An Interview with Didi Menendez, MiPOesias Poetry Magazine (2/26/07)
Didi Menendez is the creator and publisher of the online poetry magazine, MiPOesias Magazine as well as miPOradio, whose byline “where poetry tunes in,” aptly describes an energetic site where you can listen to podcasts of interviews and poetry readings from accomplished poets. She is a busy woman who has a passion for introducing new voices to the poetry scene. “But what I love most,” she is quick to point out, “is inspiring others.” It is clear she has been successful in this endeavor.
Among many other pursuits, she also hosts MiPO Café Café, a hip meeting room with serious poets critiquing and encouraging one another. This is but one of many sources which she taps for possible candidates to give podcast readings and interviews at miPOradio.
MiPOesias Magazine is a beautifully designed online poetry magazine that greets you with a seductive splash of images and drawings, then immediately ushers you in with a default podcast of a recited poem. Amy King is the Editor-in-Chief and Jenni Russell is the magazine’s Print Editor. Recently, Didi arranged to have Nick Carbo, a prominent author of three critically acclaimed books of poetry, take the reins as guest editor for the Asian-American issue of MiPOesias. The resultant product is nothing short of genius. I haven’t found anything remotely similar anywhere online or in the printed world.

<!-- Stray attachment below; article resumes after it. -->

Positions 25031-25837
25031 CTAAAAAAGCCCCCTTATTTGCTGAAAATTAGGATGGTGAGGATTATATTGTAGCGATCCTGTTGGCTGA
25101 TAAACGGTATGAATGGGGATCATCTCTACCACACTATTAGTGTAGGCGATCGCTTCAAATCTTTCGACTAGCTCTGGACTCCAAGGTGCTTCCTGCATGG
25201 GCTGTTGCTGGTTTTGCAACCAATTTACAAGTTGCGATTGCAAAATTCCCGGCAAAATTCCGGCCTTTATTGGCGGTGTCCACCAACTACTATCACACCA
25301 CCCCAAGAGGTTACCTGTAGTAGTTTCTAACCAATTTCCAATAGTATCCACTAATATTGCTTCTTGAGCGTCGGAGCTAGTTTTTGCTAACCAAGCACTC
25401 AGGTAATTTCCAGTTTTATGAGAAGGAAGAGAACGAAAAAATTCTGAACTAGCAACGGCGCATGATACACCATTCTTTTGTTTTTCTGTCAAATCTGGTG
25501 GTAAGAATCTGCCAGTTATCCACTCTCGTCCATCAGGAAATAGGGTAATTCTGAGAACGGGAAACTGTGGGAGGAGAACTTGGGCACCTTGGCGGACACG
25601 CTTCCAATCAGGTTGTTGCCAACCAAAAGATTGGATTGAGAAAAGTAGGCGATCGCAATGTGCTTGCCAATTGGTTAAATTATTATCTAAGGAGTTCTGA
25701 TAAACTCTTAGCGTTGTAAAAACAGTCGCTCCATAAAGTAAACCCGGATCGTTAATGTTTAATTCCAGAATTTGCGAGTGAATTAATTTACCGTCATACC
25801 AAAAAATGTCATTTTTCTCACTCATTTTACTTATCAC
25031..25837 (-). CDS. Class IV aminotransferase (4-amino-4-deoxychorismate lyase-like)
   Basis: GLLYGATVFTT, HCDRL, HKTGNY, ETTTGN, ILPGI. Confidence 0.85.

Didi loves certain aspects in the design elements of the MiPOesias Magazine, but wrestles with the technical deficiencies of browsers and incompatibilities of formatting which can often frustrate contributors as well. She relates,